Kirk Triplett put a Black Lives Matter sticker on his golf bag prior to the Bridgestone Senior Players Championship last month, warmed up and arrived at the first tee for a practice round.
In that brief time period, the Champions Tour’s social media rep took notice and asked Triplett what he wanted to convey on the topic of racial injustice.
“I found out quickly people were going to ascribe different reasons for why I was doing it,” said Triplett, who was born in Moses Lake and attended Pullman High and the University of Nevada before lengthy stints on the PGA and Champions tours. “So I thought I’d be pretty clear and consistent with my messaging.”
It didn’t take long to organize his thoughts, but the same can’t be said about Triplett’s introspective journey to reportedly becoming the first tour pro to display Black Lives Matter on his bag.
He knew he’d be asked what prompted his decision. That, too, takes time to fully explain.
A family photo tells part of the story: There’s Kirk, wife Cathi, 24-year-old twin sons Conor and Sam, 20-year-old adopted daughter Alexis and 18-year-old adopted son Kobe. Alexis is Hispanic while Kobe’s biological parents are Japanese (mother) and African American (father).
“When you look at our family photo, you know what we’ve done and what’s of interest to us,” Triplett said. “We didn’t do it for racial reasons or activist reasons. We adopted kids because we wanted to have more kids and weren’t able to.”
The COVID-19 pandemic shut down the Champions Tour for months, leaving Triplett with unexpected free time at the family home in Scottsdale, Arizona. Everything changed after George Floyd died from a police officer kneeling on his neck for roughly 8 minutes, sparking protests across the country.
“It really got my thinking maybe for the first time in my life about this kind of stuff,” Triplett said. “I’ve had an African American son for 18 years and this stuff has been going on the whole time. He’s had some racial incidents, but mostly minor things. When he turned 16 and he gets pulled over, we told him it’s very important to be compliant. I’ve told all my kids that, but it’s important for him to understand this.
“For the first time it just really hit me, what can I do?”
Triplett at one point literally googled: “What can a white person do?”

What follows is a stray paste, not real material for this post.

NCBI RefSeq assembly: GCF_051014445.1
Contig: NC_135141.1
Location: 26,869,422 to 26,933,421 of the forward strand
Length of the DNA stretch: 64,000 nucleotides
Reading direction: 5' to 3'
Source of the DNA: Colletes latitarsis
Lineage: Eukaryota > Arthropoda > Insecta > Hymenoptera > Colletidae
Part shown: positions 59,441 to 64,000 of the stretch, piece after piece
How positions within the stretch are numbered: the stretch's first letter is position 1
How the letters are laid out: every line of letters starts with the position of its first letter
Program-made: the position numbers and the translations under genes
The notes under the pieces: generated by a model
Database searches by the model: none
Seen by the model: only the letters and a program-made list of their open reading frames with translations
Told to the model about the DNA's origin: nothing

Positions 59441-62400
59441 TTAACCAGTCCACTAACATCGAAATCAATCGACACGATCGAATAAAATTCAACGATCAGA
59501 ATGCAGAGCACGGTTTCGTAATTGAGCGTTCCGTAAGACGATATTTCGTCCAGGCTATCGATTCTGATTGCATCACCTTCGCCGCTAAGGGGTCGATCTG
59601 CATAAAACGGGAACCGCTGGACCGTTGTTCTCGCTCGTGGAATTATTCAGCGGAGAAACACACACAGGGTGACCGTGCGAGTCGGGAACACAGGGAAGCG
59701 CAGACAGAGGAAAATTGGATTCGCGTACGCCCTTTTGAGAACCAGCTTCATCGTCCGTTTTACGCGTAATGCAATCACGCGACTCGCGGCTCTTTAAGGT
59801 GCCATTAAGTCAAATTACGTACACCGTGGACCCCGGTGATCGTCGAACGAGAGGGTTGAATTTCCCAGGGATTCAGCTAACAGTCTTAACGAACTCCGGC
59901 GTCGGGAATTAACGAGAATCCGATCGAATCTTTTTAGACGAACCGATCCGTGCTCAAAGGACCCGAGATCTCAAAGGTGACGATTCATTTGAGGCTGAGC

“I just felt so hopeless,” he said. “For the first time, I just got an inkling, the smallest bit of understanding what this section of society goes through on a daily basis. I have no idea what the answers are, but I think the reason I ended up putting the sticker on my bag was more, ‘Look, I hear what you’re saying and I agree with you.’ These are tremendously complicated issues we’re talking about.”
Feedback via social media, Champions Tour players and letters he received ranged from disturbing to enlightening.
“My wife and older boys were dismayed the first couple days with the negativity, but there was plenty of positive stuff, too,” said Triplett, who is 8 for 8 in made cuts with four top 25s and a No. 37 ranking in the Schwab Cup standings. “I got a few fantastic letters from people that came to this realization a long time before me.
“We have guys (on tour) from all walks of life. Some think it’s great and some were like, ‘What are we even talking about here?’ “
Triplett, a self-described curious sort and news junkie, said that’s exactly the response he expected from tour players.
“There are times I like to stir the pot with my brethren out there,” he said. “They only see the world one way, and I’m guilty of it, too. But there are times when we get a glimpse of what the world really looks like. I’m 58 years old and it just hit me this summer.”
What happens next? Triplett doesn’t have the solution, but he hopes candid conversations continue with everybody willing listeners.
“There was no risk for me,” he said. “This is not Colin Kaepernick taking a knee during the anthem. This is me putting a sticker on my bag. That has meaning to me, because I have to have a different conversation with this son than my other sons.”
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